The basics of blood cancer

Written by Community Health Network on 2/9/2014 9:15:00 PM

Blood cancer specialist, Dr. Sumeet BhatiaSumeet Bhatia, M.D., is a board certified medical oncologist, hematologist and internal medicine specialist. Dr. Bhatia is also a certified MD Anderson Cancer Network® physician.

Every four minutes in America someone is diagnosed with a blood cancer. These types of cancers include leukemia, lymphoma, and myeloma, as well as many other rare blood and bone marrow disorders. As a medical oncologist treating these cancers, Dr. Bhatia says he feels very optimistic when treating these types of cancer. Dr. Bhatia helps break down the types and gives us the basics on blood cancer.

Is there a typical age that someone gets cancer of the blood?

These cancers do not respect age. Cancers of the blood affect the youngest and the oldest of people, and many in between. Last year in Indiana, 2,910 cases of lymphoma, leukemia or myeloma were diagnosed and 1,220 people died. A quarter of those cases were diagnosed in children and teens. Leukemia remains the most common type of childhood cancer and non-Hodgkin lymphoma is the third most common type of cancer among children.

What are the most common blood cancer types?

Leukemia can come on suddenly and makes the individual very sick very fast. Older patients with leukemia often experience back pain that doesn’t subside, fatigue and bleeding. Chronic leukemia may even be detected accidentally when the person has fever and enlarged spleen or swollen stomach.

Both Hodgkin lymphoma and non-Hodgkin lymphoma are characterized by nights sweats. These patients may not initially present with any other symptoms, but lab tests are used to help make a diagnosis. 

Myeloma is most often diagnosed in adults over 60 years old. This cancer can be a very slow growing cancer. There have been many medical advances in the treatment of myeloma since the 1990s. At that time, the survival prognosis was just 18 months. Now, individuals with myeloma have a much longer survival rate: 12 or more years.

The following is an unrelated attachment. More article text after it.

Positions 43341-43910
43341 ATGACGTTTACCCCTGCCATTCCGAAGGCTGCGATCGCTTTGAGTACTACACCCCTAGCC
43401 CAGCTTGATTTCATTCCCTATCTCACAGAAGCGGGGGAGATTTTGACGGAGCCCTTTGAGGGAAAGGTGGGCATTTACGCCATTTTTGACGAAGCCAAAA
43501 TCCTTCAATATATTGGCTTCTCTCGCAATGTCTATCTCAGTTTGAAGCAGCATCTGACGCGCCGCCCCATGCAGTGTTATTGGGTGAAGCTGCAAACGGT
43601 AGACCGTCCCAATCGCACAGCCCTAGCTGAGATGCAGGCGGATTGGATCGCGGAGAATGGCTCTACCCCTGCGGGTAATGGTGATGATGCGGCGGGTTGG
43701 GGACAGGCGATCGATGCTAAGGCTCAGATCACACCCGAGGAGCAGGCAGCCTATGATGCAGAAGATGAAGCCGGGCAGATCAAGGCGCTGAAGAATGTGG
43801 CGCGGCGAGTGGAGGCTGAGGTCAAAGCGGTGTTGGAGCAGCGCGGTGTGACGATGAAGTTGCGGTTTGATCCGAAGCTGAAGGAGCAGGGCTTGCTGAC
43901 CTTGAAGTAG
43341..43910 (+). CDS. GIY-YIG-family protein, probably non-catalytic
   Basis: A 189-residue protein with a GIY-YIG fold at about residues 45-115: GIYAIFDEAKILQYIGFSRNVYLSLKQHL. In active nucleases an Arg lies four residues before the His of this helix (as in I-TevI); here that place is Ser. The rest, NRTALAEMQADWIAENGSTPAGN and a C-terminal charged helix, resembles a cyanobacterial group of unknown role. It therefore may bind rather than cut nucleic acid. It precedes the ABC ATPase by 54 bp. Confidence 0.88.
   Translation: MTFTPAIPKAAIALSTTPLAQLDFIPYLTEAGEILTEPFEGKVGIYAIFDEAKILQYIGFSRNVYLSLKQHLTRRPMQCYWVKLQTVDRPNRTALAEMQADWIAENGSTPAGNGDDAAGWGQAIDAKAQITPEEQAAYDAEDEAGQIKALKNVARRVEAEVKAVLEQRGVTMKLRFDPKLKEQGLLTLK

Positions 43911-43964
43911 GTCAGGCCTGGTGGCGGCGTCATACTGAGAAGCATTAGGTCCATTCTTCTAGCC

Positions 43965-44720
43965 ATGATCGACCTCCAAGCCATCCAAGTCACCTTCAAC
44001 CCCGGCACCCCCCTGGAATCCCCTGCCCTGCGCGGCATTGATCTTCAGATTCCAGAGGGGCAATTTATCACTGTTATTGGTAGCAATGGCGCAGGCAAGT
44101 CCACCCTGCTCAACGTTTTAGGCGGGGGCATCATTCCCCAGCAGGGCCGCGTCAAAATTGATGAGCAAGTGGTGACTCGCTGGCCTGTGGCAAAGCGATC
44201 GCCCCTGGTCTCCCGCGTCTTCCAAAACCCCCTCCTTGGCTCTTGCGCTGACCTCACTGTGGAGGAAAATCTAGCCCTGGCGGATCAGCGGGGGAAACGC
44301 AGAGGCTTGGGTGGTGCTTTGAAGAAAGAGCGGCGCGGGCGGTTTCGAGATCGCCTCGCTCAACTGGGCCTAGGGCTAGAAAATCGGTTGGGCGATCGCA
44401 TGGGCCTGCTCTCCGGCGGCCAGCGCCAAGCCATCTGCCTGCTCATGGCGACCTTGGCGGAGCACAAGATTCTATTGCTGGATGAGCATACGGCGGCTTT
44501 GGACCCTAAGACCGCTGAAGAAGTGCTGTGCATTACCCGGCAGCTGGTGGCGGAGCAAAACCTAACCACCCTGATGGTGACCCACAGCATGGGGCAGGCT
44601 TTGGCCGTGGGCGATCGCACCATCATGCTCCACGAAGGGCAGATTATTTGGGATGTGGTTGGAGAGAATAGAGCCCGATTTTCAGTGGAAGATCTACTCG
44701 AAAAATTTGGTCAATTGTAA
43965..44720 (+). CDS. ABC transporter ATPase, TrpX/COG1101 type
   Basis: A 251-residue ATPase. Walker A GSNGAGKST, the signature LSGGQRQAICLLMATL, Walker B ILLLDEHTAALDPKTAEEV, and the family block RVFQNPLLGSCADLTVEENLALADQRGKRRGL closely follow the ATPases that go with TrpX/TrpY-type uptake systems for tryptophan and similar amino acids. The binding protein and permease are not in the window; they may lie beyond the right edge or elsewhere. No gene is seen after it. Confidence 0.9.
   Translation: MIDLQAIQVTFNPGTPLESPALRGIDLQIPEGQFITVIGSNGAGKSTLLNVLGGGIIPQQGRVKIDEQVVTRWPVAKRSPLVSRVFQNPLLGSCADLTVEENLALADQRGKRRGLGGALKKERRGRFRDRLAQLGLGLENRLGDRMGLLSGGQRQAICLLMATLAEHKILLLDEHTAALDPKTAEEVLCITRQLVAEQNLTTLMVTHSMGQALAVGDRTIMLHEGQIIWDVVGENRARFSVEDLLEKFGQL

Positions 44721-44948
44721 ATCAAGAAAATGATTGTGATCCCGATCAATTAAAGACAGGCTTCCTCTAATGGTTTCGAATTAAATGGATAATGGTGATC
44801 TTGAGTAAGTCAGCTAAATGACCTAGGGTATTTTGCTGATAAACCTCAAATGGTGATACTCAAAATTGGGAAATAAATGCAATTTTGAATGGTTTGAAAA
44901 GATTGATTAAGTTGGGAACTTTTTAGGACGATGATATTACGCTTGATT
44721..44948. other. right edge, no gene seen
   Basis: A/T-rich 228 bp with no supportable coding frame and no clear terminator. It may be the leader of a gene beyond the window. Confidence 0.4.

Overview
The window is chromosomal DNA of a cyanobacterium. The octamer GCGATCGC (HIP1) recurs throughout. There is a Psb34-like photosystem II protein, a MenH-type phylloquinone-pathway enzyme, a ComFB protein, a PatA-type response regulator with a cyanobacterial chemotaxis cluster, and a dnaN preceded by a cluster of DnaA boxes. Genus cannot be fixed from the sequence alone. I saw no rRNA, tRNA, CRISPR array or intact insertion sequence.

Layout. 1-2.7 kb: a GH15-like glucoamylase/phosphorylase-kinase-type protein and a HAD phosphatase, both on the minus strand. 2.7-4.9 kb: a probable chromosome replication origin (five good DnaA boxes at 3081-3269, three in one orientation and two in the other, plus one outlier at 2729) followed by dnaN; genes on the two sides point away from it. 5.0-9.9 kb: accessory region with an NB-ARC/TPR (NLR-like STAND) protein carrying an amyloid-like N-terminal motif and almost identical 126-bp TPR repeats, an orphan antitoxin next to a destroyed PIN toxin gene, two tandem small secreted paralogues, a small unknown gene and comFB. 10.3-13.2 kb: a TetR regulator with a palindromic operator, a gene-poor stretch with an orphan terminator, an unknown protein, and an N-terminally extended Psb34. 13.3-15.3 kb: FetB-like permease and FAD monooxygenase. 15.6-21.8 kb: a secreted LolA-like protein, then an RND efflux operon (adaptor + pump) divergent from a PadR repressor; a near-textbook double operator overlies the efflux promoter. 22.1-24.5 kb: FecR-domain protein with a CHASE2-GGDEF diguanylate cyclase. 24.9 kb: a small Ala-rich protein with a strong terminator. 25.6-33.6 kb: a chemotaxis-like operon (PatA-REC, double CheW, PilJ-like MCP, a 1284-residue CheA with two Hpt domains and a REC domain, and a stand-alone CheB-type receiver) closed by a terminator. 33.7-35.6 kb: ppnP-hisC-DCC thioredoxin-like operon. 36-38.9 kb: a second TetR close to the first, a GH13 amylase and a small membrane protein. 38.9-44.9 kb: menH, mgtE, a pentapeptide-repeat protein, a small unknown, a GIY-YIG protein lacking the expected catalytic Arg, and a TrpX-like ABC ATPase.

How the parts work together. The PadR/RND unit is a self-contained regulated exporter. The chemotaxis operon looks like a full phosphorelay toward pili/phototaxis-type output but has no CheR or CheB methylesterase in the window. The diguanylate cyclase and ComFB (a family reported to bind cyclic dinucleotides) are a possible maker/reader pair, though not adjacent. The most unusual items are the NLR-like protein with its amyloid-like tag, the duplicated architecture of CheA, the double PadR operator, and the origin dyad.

With myeloma there is a variable course of treatment based on the presentation of the cancer. Often anemia, bone pain, kidney problems and neuropathy are symptoms that many patients cite when they first come to our office.

How are leukemia, lymphoma and myeloma different?

Unexplained weight loss, feeling tired and weak, fever and night sweats, infection, swollen lymph nodes are all common symptoms among the three types of blood cancer. However, there are differences: Leukemia symptoms often include a swollen stomach, easy bruising and bleeding, and pain in the bones and joints.

Lymphoma symptoms will often include itchy skin, coughing and breathing difficulty that includes chest pain.

Within lymphoma there is Hodgkin’s, which often produces pain in the lymph nodes after drinking alcohol. Non-Hodgkin’s produces a feeling of fullness in the stomach that is often swollen and even painful.

Myeloma symptoms often include frequent broken bones, as well as pain in the back and ribs. These patients may also have a strong thirst and frequent urination coupled with nausea and constipation.

Are these blood cancers genetic?

Leukemia is linked to family history, but myeloma and lymphoma do not appear to be hereditary.

Are there new advances for diagnosing these blood cancers?

We use lab tests and urine tests to evaluate the blood and the lymphatic systems in the body. We look at the blood under a microscope. Chest x-rays evaluate swollen lymph nodes, changes to bone marrow or the bones themselves. CT scans and PET scans are also utilized in some selected cases. Sometimes we need to take a bone needle biopsy of the bone marrow to see if cancer cells are in the marrow. We also use a cytogenetics test to see if your genetic material has changed.

Since myeloma seems to affect the bones, can adults do anything to improve bone health?

There are new medications for people with cancer that improve bone health. Different cancers can affect the bones in many different ways. Multiple myeloma starts in the bones. Other cancers, like breast, prostate, lung and kidney cancer may spread to the bones. This often leads to a weakening of the bone and even fractures. Bone health is one of those things that we follow very closely at Community Regional Cancer Care Centers.

To learn more about blood cancer symptoms and treatments, like transfusions, visit our website.

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